The Chehalis Basin is Washington’s second largest river system, home to some of the state’s most important salmon rivers and one of the only major basins without any federally-listed endangered salmon. At the same time, salmon runs within the basin are returning at a fraction of their historical abundances, with fish passage barriers and other habitat loss representing one of many causes for this decline.
The project area included a section Salmon Creek, a tributary to the Black River, where four culverts in poor condition blocked coho, cutthroat, and steelhead from accessing 5.14 miles of vital stream and wetland habitat. By interrupting habitat connectivity, even a single barrier can have a disproportionately large impact on the abundance and resiliency of wild fish populations.
Man-made barriers to fish migration have significant impacts on wild fish; limiting distribution, reducing access to spawning and rearing habitats, and disrupting the spatial habitat complexity historically available to fish populations. Whether for resident species that spend their entire lives in one watershed, or migratory species that travel thousands of miles, instream barriers compromise a populations’ ability to weather environmental uncertainties. Evolutionary fitness of the entire population is weakened when barriers restrict gene flow, creating small, isolated sub-groups that can suffer from inbreeding.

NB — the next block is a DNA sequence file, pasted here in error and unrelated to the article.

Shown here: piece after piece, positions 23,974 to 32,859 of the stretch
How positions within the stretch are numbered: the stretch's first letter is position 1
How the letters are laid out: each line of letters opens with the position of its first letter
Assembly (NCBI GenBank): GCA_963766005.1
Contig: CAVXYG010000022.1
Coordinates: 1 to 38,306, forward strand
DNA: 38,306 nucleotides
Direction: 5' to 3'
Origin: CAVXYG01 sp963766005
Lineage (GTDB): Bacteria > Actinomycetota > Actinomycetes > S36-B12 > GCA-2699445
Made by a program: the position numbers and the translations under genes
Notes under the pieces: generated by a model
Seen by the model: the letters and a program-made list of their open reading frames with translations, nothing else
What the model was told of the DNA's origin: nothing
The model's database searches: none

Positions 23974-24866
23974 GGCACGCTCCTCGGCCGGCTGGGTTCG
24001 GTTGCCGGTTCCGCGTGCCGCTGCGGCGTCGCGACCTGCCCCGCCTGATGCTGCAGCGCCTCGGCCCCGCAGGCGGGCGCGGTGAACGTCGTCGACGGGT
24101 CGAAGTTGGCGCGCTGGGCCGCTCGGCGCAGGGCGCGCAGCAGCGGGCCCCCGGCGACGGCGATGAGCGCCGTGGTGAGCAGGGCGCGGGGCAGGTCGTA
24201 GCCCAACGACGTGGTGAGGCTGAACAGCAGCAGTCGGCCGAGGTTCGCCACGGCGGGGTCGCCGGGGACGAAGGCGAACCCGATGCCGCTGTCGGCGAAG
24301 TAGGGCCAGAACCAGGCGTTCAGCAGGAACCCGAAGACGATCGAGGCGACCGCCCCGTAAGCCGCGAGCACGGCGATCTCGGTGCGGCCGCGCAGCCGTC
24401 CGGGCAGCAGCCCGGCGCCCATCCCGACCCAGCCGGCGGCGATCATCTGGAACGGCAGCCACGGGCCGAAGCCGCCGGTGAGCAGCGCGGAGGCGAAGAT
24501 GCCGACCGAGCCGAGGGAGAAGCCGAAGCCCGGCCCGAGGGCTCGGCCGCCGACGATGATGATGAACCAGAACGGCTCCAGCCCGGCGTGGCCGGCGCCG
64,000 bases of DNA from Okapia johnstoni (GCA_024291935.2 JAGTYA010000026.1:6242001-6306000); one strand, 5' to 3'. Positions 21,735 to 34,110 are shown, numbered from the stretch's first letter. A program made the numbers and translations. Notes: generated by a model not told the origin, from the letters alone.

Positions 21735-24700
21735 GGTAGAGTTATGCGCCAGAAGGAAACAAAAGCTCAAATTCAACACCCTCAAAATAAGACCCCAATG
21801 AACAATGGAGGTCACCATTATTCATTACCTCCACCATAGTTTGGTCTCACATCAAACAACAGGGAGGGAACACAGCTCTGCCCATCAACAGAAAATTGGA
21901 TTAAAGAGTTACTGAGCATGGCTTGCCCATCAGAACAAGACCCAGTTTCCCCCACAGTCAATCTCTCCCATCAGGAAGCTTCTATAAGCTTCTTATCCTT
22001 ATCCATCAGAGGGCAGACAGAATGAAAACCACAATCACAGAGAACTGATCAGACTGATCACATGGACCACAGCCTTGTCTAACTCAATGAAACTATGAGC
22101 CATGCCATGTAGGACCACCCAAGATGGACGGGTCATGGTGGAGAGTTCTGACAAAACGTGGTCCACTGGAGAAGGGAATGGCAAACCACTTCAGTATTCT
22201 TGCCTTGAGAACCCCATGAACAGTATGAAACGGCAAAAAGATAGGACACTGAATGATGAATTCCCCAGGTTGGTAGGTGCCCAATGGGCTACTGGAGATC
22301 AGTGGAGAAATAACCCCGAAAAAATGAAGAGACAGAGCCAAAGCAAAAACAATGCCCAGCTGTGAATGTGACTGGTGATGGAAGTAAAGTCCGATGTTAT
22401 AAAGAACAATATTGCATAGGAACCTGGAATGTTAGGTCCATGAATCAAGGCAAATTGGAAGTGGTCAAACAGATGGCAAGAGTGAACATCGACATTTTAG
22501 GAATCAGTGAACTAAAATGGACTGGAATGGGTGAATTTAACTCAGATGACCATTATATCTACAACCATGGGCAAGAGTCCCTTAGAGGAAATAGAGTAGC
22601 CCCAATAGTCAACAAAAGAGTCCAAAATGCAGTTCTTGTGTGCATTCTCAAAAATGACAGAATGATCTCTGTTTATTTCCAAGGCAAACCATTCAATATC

The Family Forest Fish Passage Program (FFFPP) assists private forestland owners in removing culverts and other stream crossing structures that prevent ESA listed salmonids from migrating upstream. Through the management of the Department of Natural Resources Washington State Recreation and Conservation Office some 376 landowners have taken advantage of the program to remove 433 barriers since 2003.
Wild Fish Conservancy (WFC) staff replaced the four poor condition culverts with a 20-foot long, 16-foot wide, and 8-foot high concrete box culvert.
Salmon Creek, a tributary to the Black River in the Chehalis Watershed
The goal of this project was to remove the existing fish passage barrier and replace it with a fish passable structure that will allow unimpeded movement upstream to newly opened spawning and rearing habitat by aquatic species.
Primary Habitats Impacted By Project:
Managing Agency/ Organization:
Riparian Stream Channels
Washington State Recreation and Conservation Office
Budget or Project Cost:
Family Forest Fish Passage Grants
Landowner Ron Hoffman